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Encyclopedia > Book lungs

A book lung is a rudimentary type of lung found in arachnids, such as scorpions and spiders, and in horseshoe crabs. They are not evolutionarily related to mammalian lungs. Their name describes their structure, as they are "folded" like a book. The heart and lungs (from an older edition of Grays Anatomy) The lung is an organ belonging to the respiratory system and interfacing to the circulatory system of air-breathing vertebrates. ... Orders Acarina Amblypygi Araneae Opiliones Palpigradi Pseudoscorpionida Ricinulei Schizomida Scorpiones Solifugae Uropygi The arachnids, Arachnida, are a class of invertebrate animals in the subphylum Chelicerata. ... A scorpion is an invertebrate animal with eight legs belonging to the order Scorpiones in the class Arachnida. ... Families Suborder Mesothelae     Liphistiidae (primitive burrowing spiders) Suborder Mygalomorphae     Atypidae (atypical tarantula)     Antrodiaetidae (folding trapdoor spider)     Mecicobothriidae (dwarf tarantulas)     Hexathelidae (venomous funnel-web tarantula)     Dipluridae (funnel-web tarantula)     Cyrtaucheniidae (wafer trapdoor spider)     Ctenizidae (trapdoor spider)     Theraphosidae (tarantula) Suborder Araneomorphae     Hypochilidae (lampshade spider)     Filistatidae (crevice weaver)     Sicariidae (recluse spider)     Scytodidae (spitting... Binomial name Limulus polyphemus The horseshoe crab (Limulus polyphemus) also known as King Crab, is an arthropod that is more closely related to spiders than crabs. ... This article is about biological evolution. ... Orders Subclass Monotremata Monotremata Subclass Marsupialia Didelphimorphia Paucituberculata Microbiotheria Dasyuromorphia Peramelemorphia Notoryctemorphia Diprotodontia Subclass Placentalia Xenarthra Dermoptera Desmostylia Scandentia Primates Rodentia Lagomorpha Insectivora Chiroptera Pholidota Carnivora Perissodactyla Artiodactyla Cetacea Afrosoricida Macroscelidea Tubulidentata Hyracoidea Proboscidea Sirenia The mammals are the class of vertebrate animals primarily characterized by the presence of mammary...


The unfolded "pages" (plates) of the book lung are filled with hemolymph (the arthropod blood). The unfolding maximizes the surface exposed to air, and thereby the chances of gas exchange with the environment. In most species, no motion of the plates is required to facilitate this kind of respiration. Hemolymph (or haemolymph) is the blood analogue used by those animals, such as all arthropods and most mollusks, that have an open circulatory system. ... Subphyla and Classes Subphylum Trilobitomorpha Trilobita - Trilobites (extinct) Subphylum Chelicerata Arachnida - Spiders, Scorpions, etc. ... Red blood cells (erythrocytes) are present in the blood and help carry oxygen to the rest of the cells in the body Blood is a circulating tissue composed of fluid plasma and cells ( red blood cells, white blood cells, platelets). ... This is a disambiguation page — a navigational aid which lists other pages that might otherwise share the same title. ... Gas (actually as, part of the Gnu Binutils package) is the default Gcc Back-end. ... In biology, a species is a kind of organism. ... Respiration can refer to: Cellular respiration, which is the use of oxygen in the metabolism of organic molecules. ...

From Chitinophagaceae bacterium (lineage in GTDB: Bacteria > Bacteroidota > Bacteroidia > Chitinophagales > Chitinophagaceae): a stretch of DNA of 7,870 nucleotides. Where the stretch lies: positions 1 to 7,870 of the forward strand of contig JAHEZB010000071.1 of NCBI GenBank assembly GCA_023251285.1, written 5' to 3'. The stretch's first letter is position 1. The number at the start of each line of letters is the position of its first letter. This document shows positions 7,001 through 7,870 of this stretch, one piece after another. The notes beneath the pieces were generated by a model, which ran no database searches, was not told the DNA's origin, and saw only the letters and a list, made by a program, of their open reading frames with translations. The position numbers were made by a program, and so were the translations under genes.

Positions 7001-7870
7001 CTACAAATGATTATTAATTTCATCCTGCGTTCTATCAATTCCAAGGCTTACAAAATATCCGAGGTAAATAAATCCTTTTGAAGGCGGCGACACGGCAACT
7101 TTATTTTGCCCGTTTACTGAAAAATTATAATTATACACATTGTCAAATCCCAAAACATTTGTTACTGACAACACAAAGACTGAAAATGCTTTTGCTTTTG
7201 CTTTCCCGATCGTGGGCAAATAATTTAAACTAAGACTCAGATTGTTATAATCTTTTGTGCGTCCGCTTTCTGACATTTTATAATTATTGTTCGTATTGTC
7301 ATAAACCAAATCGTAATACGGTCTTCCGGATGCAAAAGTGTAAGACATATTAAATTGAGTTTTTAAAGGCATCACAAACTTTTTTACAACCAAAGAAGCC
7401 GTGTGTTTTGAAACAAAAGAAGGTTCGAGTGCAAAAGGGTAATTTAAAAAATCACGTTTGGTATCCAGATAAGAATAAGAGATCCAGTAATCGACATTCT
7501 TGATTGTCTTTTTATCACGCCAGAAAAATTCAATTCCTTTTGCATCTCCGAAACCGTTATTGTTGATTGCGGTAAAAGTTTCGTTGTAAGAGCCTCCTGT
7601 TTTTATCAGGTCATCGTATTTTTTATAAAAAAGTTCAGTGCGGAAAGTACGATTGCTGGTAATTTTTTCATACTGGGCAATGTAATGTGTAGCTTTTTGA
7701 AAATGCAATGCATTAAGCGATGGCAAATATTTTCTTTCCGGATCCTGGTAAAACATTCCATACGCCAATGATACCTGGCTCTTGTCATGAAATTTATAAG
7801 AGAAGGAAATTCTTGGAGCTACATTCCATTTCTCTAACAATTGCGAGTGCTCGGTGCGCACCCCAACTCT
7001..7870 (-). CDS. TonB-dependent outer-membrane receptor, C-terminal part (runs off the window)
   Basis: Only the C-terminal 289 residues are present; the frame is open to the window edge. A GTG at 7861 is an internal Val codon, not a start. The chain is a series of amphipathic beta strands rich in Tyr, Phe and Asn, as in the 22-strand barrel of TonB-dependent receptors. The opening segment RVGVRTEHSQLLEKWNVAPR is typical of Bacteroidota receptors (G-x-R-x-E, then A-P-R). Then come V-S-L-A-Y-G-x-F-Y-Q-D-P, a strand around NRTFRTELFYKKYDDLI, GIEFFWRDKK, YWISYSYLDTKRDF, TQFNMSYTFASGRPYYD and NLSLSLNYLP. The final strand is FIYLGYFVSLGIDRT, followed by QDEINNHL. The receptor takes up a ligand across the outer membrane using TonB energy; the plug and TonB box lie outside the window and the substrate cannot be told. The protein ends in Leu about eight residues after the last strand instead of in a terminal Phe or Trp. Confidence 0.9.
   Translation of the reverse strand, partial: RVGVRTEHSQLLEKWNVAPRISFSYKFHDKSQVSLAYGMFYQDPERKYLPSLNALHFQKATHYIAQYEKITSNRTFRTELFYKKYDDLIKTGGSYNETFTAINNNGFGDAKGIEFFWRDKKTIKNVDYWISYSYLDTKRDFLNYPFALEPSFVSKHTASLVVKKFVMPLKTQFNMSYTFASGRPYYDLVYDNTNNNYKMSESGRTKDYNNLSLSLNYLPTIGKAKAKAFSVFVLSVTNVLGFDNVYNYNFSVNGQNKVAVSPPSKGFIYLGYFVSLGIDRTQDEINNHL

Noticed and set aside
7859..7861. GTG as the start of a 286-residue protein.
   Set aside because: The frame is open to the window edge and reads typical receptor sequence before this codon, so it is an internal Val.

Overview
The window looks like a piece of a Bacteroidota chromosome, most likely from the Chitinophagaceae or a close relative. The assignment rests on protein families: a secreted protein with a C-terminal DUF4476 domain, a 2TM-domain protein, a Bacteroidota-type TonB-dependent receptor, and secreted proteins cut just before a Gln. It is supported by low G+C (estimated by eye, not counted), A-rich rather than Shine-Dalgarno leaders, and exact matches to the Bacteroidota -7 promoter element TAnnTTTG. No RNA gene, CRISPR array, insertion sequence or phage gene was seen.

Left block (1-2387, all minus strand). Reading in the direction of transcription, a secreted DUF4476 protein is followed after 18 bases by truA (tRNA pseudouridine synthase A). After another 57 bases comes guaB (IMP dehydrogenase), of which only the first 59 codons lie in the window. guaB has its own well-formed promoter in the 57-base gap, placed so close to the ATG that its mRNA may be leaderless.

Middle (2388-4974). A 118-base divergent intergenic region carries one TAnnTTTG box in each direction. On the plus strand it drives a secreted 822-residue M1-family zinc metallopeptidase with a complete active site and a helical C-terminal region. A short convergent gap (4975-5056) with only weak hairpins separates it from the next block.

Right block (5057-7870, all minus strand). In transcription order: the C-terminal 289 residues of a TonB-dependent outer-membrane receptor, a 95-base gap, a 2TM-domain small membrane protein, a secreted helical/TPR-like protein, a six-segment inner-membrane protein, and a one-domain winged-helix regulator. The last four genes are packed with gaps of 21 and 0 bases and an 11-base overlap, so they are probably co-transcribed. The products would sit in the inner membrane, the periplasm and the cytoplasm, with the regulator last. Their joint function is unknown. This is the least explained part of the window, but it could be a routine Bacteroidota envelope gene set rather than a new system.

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  Results from FactBites:
 
Book lung - Wikipedia, the free encyclopedia (116 words)
A book lung is a rudimentary type of lung found in arachnids, such as scorpions and spiders, and in horseshoe crabs.
They are not evolutionarily related to mammalian lungs.
Their name describes their structure, as they are "folded" like a book.
Encyclopedia: Lung (3719 words)
The lungs of mammals have a spongy texture and are honeycombed with epithelium having a much larger surface area in total than the outer surface area of the lung itself.
The inner layer of the sac (visceral pleura) adheres tightly to the lungs and the outer layer (parietal pleura) is attached to the wall of the chest cavity.
The lungs attach to the heart and trachea through structures that are called the "roots of the lungs." The roots of the lungs are the bronchi, pulmonary vessels, bronchial vessels, lymphatic vessels, and nerves.
  More results at FactBites »

 
 

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